When I do art, I tend to throw a lot of strange elements into it. One of my signatures is using bits of Dumpster Archeology material in my art experiences. For this adventure, I threw in some oversized vintage looking boots that I found in a dumpster during College Exodus. The third act was inspired a rope in a milk crate, that I found in a dumpster. While on stage I began to play with the rope as a sign on the now fancier looking box says…. “Do not play with rope”. The musician and juggler join me and we play, but something also compels us to free the rope. The juggler clown has oversized scissors and tries to cut it, but we need help. I hand parts of the rope to audience members until it stretches across the crowd and we pull together freeing the rope. As it lays dangled in each others hands, I blow a kiss, point to my heart and then at them and walk away. The dancer comes back on stage with hoops and four boys do a tug of war, still playing with that which was meant to be free.
The Wide Awake Players came about from a single moment at last years World’s Fare. Our Clown Juggler is a long time promoter of children’s activities originally connected to a local family festival called Toco. The kiddie village had partly been her work at the World’s Fare for years, and she entertained on the ground level as a clown, parade creator and promoter, often between her work in the healing arts. The people behind the Fare have impressive multitasking skills that grew from their time at Astral Valley during the Cosmic reunions, Techno, Healing arts and Eclipse festivals.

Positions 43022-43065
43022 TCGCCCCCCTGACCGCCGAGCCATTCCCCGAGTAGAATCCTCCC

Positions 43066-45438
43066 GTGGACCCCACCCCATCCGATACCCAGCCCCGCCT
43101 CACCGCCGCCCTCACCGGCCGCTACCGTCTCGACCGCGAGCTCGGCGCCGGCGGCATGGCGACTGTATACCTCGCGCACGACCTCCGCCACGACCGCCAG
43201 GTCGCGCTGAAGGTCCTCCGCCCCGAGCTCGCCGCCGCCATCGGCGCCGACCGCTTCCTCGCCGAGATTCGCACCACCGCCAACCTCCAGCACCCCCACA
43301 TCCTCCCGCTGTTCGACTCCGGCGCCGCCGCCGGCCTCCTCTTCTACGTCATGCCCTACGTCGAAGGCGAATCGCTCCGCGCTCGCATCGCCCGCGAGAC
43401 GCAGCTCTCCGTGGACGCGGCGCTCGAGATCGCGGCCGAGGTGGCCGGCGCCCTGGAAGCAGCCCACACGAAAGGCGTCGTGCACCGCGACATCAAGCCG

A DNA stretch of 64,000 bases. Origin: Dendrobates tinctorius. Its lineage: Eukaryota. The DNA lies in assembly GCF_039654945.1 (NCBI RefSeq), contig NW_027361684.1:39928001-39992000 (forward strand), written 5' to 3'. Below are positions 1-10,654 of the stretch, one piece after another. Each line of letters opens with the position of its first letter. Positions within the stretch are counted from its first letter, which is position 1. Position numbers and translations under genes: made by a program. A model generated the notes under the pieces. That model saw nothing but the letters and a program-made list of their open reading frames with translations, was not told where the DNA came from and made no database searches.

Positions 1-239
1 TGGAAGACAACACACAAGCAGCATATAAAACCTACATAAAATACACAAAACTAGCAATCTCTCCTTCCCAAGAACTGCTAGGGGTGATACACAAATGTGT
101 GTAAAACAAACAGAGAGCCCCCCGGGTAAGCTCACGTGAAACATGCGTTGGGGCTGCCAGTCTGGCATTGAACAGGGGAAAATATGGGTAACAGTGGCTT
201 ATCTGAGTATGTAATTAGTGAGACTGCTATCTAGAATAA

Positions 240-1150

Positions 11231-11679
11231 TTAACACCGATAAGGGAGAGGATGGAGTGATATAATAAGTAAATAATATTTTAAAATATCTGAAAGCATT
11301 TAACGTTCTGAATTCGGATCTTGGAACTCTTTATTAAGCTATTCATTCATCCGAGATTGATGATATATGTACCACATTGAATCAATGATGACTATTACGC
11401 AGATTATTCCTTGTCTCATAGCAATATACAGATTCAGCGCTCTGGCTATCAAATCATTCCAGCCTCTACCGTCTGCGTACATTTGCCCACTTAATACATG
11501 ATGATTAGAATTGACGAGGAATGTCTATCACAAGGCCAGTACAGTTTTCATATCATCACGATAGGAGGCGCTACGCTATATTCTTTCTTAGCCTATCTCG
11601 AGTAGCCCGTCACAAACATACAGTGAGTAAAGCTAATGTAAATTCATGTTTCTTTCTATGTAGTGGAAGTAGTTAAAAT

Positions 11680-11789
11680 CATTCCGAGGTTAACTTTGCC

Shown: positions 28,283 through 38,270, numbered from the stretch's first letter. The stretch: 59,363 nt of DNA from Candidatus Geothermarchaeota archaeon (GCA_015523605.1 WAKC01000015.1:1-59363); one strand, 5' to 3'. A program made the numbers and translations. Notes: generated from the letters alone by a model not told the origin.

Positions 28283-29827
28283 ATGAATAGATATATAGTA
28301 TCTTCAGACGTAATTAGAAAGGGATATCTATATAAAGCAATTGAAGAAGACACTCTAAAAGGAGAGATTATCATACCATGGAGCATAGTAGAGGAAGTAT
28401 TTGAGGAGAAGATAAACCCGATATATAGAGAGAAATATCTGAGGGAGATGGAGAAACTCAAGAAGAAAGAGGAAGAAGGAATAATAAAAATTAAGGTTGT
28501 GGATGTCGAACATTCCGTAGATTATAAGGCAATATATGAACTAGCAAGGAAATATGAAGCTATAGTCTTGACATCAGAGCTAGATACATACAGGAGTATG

Our Musician has done amazing work in puppetry and performed last year for a happy group of kids. His childlike soul has been a joy for me to see on numerous occasions for both music and puppetry. The moment the Wide Awake players was born was when our Musician and the clown juggler began to play with a ball.
I could not neglect to tell you about the Dancer as I have enjoyed her work for a long time. Like many young people that grew up in the scene, she took to hooping, yoga and flow arts, but had a dedication to other skills that were born out of some innate talent. Kelsy also has side collaborative artistic work, Blacklight Yoga events and the Photo Booths, which have been imaginative as well as impressive. The natural movement into dance, incorporating bell/vase dancing, sacred movements, and spiritual messages is a part of the Artistic storytelling she tells. What began as two people playing with a ball in child like glee for children, morphed into recreating that joy for the audience between her dance routines. She was juggling metaphorically too many balls, and support was needed.